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Elena Kovylina in Bologna

janvier 18, 2018

The russian mixed-media artist Elena Kovylina, included in 2017 in the top 100 recognized Russian artists (according to InArt gallery in conjunction with the national rating Agency), having taken 14th place as one of the most interesting artist in the contemporary art scene, is participating in a group show  @Istituzione Bologna Musei | Villa delle Rose, curated by Lorenzo Balbi and Suad Garayeva-Maleki

It’s OK to change your mind!

Contemporary Russian art from the Gazprombank Collection

20 January – 18 March 2018

Opening Friday 19 January 2018 h 6.00 p.m.

Villa delle Rose (via Saragozza 228/230 | 40135 Bologna, Italy) reopens to the public from the 20th of January to the 18th of March 2018 with an exhibition that draws attention to the intriguing contemporary art scene of Russia.

With Sergey Bugaev, Elena Kovylina, Victor Alimpiev MishMash (Michail Leykin and Maria Sumnina), Sergey Bratkov, Anatoliy Osmolovsky, Olga Chernysheva, Yuri Palmin, Vladimir Dubossarsky, Alexandra Paperno, Semen Faibisovich, Pavel Pepperstein, Alexandra Galkina, Michail Rozanov, Alexander Gronsky, Sergey Sapozhnikov, Alina Gutkina, Svetlana Shuvaeva, Daria Irincheeva, Arseny Zhilyaev, Irina Korina

In conjunction with the exhibition Revolutija. From Chagall to Malevich from Repin to Kandinsky, on view at MAMbo – The Museum of Modern Art of Bologna from the 12th of December, the venue in via Saragozza presents It’s OK to change your mind! Russian contemporary art from the Gazprombank collection, curated by Lorenzo Balbi (Art Director of the MAMbo) and Suad Garayeva-Maleki (Chief Curator and Collection Director of YARAT Contemporary Art Space in Baku, Azerbaijan).

On the centennial anniversary of the October Revolution and within the social context sprouting from the Soviet era and the fall of the Berlin Wall, how does art come to terms with the past and develop in the present? Within Russia torn between openness to and isolation from the European Union and the United States, how do the artists of the latest generations navigate between the need to preserve their own cultural identity, history, memory and the need to experiment and open up to international audiences?

As stated by Bart De Baere, director of the M HKA, the Museum of Contemporary Art of Antwerp and one of the authors of the exhibition catalogue, even though Russia has been one of the cradles of modern art and still harbours a varied, intellectually stimulating and visually sophisticated artistic community, there is still a lack of awareness at international level of the extraordinary liveliness of its contemporary production.

Within this context and in line with the curatorial decision to host international projects at Villa delle Rose from 2018 –, It’s OK to change your mind! offers a possible interpretation of Russian contemporary art and a new vantage point for reflection on the legacy of the early 20th century avant-garde, through the works of twenty-one artists and collectives in various media, from the Gazprombank Collection. At a time of global political uncertainty and turmoil, protest once again takes a form of abstraction and seemingly apolitical quotidian encounters become a push for social change. The exhibition charts a spectrum of various artistic positions, from those commenting on individual struggles and local vernacular to those exploring the dystopian dreams of building alternative realities.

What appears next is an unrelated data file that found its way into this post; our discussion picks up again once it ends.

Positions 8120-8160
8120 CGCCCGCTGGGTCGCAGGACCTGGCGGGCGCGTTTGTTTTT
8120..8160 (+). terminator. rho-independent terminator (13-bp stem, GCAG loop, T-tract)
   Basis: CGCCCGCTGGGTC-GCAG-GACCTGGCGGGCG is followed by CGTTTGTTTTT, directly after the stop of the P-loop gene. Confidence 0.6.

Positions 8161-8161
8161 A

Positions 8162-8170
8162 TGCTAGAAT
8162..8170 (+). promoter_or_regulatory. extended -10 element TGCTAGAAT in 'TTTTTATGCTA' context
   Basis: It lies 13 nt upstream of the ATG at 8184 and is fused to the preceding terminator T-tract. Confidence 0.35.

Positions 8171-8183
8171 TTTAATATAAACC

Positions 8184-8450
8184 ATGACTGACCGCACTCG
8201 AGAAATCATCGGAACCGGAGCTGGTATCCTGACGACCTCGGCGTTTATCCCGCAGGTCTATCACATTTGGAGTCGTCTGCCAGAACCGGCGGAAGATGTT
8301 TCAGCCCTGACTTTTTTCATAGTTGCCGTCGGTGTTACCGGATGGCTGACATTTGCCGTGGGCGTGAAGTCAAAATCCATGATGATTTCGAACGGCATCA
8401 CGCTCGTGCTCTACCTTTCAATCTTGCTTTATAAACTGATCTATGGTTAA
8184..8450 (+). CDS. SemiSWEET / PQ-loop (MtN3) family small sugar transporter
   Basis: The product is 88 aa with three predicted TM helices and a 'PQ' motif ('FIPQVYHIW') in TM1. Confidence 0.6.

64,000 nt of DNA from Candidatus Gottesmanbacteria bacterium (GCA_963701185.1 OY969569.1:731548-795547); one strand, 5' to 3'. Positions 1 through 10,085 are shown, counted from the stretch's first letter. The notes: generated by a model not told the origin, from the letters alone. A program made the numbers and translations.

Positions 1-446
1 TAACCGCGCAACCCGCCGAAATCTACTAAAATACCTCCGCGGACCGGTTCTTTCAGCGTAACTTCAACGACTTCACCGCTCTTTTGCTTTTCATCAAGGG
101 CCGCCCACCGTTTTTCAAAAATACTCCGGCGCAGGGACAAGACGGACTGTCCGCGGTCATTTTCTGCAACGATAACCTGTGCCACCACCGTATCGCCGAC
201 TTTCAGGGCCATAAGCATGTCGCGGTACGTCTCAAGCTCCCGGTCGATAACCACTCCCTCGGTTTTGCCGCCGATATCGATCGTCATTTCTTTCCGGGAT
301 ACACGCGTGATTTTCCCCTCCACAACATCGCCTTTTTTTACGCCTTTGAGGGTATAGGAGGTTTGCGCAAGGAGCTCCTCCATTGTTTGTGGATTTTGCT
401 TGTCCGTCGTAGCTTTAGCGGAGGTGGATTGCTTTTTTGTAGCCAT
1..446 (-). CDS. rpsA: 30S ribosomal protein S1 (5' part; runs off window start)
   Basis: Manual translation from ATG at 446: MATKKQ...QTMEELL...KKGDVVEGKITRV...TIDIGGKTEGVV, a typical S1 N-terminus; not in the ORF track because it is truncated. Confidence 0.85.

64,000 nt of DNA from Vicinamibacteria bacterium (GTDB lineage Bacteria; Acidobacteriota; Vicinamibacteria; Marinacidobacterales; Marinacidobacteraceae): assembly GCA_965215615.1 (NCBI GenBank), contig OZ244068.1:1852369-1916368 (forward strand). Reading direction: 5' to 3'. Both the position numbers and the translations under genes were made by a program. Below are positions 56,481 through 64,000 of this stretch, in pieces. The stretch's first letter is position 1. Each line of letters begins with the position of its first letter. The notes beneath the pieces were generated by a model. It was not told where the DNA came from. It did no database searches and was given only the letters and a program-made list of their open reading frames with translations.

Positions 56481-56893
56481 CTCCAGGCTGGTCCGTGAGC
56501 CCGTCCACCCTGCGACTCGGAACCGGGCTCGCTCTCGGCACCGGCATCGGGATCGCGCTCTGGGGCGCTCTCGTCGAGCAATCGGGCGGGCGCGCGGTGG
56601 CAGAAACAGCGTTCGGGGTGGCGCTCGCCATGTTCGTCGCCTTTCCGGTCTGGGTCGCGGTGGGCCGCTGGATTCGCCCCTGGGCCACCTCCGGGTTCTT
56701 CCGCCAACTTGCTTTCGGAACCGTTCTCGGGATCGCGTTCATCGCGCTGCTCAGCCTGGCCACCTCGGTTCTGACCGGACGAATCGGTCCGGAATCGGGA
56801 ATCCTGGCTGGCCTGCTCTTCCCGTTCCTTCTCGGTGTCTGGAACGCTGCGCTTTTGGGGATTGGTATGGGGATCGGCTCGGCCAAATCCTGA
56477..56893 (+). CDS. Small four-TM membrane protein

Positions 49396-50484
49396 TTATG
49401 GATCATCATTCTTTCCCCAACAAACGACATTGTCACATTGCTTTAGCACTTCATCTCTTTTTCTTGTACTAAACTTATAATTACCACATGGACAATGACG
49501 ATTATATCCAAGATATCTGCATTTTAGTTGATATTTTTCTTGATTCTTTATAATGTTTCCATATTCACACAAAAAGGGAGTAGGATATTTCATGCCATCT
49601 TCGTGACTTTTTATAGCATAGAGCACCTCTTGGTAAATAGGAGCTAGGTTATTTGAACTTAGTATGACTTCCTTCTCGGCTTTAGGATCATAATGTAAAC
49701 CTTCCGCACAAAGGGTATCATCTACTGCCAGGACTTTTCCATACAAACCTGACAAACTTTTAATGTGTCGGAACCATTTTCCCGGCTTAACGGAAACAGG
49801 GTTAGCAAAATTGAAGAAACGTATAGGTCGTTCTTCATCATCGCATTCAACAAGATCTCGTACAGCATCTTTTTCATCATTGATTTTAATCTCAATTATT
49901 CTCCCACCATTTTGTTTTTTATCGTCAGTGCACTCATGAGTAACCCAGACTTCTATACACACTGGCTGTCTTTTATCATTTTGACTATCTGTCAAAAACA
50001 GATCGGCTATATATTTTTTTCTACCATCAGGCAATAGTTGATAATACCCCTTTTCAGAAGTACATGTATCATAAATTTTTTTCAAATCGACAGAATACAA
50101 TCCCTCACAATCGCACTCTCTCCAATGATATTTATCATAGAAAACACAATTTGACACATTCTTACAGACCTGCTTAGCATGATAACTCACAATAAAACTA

While the Russian avant-garde of the last century called for concentrated action towards a certain goal, the artistic force today seems to be diffused and indeterminate. Many of the works emit an aura of being suspended in time and space in a state of perpetual expectation of a better future. Nostalgic sentiments describe a desire for a peaceful and more equitable society while the new Russian identity is being negotiated through juxtaposition of old traditions with the new global youth culture.

Evoking at times the philosophy of Russian Cosmism, according to which colonizing space would lead to immortality, one way of achieving a new beginning becomes possible by breaking away from the ordinary and into a new, often post-human realm. Many works in the show reappropriate the hard architectural forms of the avant-garde in order to deconstruct them into the building blocks of the new world order. Architecture thus acts as both a stand in for humanity in its intimate habitat and a mise-en-scene for the new societal play.

Artists in the exhibition together herald a paradigm shift despite the confusion and uncertainty facing their generation. The title of the show, suggested by Svetlana Shuvaeva’s eponymous work and itself borrowed from a popular slogan of a multinational corporation IKEA, highlights the sense of play inherent within current artistic practice. The processes of achieving a new status quo remain fluid and manifold, and whether it is through repurposing our immediate environment or landing us on the moon change is coming and it will be OK.

The exhibition will be accompanied by a catalogue in English and Russian, with an insert in Italian.

To know more, click here


Elena Kovylina is also @Lamont Gallery until February 3, 2018

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